"I'm about to sign a law that protects free speech on college campuses. Shouldn't have to do it, First Amendment guarantees it. Now, it's law in Texas," stated Texas Governor Greg Abbott in a video that he recently posted to his Twitter feed.
On the evening of June 9, 2019, Texas Governor Greg Abbott signed a bill that guaranteed and enforced the First Amendment rights of students on public college and university campuses. "Some colleges are banning free speech on college campuses," Abbott explained.
This bill intends to eliminate "free speech zones", or areas that have been designated for political expression. These spaces are often out-of-the-way and have certain requirements and restrictions that must be followed to use them. The outdoor areas of college campuses are now to be designated as traditional public forums.
But let's ponder this. Isn't every American already guaranteed their rights--especially those concerning the First Amendment?
Just in case you needed a refresher, the First Amendment included in the Bill of Rights of the United States Constitution is as follows:
Congress shall make no law respecting an establishment of religion, or prohibiting the free exercise thereof; or abridging the freedom of speech, or of the press; or the right of the people peaceably to assemble, and to petition the Government for a redress of grievances.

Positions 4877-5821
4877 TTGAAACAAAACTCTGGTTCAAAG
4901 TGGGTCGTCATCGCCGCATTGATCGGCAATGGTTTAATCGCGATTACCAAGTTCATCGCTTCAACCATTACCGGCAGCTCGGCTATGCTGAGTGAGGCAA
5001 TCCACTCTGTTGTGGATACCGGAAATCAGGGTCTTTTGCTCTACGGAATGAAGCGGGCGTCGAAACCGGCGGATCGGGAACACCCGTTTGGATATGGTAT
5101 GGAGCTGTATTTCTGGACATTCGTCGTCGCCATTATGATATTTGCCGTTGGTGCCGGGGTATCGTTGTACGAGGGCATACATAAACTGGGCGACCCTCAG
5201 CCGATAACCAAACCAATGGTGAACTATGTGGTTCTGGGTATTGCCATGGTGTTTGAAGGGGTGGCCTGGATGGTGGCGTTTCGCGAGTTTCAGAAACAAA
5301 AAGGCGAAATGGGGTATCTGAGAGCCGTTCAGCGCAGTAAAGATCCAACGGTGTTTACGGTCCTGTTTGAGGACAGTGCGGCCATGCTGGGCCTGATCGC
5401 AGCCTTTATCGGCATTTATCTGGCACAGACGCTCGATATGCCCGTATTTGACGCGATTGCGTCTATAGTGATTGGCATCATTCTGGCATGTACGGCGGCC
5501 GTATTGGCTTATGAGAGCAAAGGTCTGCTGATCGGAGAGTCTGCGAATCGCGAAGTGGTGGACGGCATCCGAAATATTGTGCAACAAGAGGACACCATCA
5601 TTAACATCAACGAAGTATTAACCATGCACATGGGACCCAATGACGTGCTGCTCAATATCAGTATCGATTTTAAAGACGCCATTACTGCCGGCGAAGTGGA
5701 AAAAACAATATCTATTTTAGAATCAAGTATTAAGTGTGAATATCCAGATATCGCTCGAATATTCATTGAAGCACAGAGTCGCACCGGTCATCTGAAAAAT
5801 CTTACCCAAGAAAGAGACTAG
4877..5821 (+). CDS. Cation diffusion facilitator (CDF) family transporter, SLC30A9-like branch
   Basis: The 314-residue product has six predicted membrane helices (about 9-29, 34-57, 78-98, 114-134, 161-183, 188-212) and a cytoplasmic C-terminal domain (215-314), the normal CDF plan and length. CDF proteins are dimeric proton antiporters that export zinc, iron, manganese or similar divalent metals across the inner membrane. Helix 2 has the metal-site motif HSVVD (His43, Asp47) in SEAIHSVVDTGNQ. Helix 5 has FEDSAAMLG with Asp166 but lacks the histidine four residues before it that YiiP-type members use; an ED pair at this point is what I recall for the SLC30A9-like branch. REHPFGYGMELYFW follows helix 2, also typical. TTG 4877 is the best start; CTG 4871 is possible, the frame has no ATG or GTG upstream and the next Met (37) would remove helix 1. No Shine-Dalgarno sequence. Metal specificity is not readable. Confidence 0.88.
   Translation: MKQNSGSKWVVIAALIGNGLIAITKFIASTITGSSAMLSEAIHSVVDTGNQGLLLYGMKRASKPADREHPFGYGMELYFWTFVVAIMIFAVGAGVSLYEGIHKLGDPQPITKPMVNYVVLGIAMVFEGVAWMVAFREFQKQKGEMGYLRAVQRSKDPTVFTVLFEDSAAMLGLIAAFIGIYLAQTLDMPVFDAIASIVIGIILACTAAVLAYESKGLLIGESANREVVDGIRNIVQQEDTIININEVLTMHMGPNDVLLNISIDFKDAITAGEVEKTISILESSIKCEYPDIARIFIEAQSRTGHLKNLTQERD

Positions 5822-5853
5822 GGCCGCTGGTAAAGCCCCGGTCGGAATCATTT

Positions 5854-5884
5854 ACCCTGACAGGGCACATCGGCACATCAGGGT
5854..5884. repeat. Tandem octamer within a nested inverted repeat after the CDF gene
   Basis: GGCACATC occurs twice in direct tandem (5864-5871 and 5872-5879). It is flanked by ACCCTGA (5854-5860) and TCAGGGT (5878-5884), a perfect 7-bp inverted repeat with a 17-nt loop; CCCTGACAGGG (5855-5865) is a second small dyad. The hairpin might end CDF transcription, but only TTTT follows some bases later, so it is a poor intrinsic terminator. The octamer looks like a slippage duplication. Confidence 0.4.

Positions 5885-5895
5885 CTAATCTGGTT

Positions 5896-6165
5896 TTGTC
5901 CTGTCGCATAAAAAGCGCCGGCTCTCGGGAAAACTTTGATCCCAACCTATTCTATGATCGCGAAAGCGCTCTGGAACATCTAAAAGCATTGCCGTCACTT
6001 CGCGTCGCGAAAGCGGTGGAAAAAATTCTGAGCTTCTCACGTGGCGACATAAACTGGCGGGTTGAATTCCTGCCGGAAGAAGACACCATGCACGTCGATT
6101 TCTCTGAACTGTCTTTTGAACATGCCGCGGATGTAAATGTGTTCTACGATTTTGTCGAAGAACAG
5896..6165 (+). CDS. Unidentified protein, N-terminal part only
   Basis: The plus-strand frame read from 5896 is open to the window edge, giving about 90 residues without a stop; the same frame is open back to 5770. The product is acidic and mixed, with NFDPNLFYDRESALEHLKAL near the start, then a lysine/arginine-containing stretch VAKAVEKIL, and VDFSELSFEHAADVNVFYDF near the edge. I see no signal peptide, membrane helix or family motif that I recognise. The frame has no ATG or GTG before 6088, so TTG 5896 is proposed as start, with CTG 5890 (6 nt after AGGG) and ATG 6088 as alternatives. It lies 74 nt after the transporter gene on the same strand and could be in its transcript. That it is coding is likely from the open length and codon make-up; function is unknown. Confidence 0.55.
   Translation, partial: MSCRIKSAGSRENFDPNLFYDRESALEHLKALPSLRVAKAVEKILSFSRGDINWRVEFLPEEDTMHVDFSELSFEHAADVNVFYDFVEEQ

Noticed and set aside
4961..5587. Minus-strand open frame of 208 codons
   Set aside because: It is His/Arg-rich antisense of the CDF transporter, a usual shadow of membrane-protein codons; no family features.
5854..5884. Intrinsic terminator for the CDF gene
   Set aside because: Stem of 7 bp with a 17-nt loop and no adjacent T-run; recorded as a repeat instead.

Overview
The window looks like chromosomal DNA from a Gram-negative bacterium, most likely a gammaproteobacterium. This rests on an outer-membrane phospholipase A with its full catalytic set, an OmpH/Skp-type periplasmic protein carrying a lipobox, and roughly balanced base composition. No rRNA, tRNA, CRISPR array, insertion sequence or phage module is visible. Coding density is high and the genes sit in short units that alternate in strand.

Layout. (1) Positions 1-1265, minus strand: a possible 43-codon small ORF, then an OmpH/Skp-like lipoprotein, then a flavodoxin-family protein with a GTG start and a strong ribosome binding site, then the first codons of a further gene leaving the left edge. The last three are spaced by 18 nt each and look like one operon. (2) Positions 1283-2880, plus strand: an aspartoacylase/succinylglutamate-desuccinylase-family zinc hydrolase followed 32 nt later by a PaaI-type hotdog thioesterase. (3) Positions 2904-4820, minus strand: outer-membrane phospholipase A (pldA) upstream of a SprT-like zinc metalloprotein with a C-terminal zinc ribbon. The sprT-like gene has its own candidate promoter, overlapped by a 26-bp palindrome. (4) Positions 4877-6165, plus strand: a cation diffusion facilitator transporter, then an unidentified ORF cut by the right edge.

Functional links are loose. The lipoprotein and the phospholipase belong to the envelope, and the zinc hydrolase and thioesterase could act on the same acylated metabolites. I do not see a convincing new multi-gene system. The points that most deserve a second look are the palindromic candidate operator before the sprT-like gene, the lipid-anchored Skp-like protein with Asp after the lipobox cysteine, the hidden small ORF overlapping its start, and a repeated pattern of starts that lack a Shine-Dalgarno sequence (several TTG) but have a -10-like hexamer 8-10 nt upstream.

In simple terms, this amendment protects and enforces freedom of speech, freedom of religion, freedom of the press, and freedom to petition.
Yet there exists select corners of college campuses that are designated for the rights we were already guaranteed as Americans. Are students not able to publicly express their thoughts and opinions anywhere else on campus? Suppressing one's power to speak their mind by confining them to a free speech zone sounds restricting and controlling at best.
Of course, these “free speech zones” are soon to be a thing of the past--in Texas, at least. Texas public institutions have until August 1, 2020 to institute the changes that come with this new bill, and hopefully other states follow suit.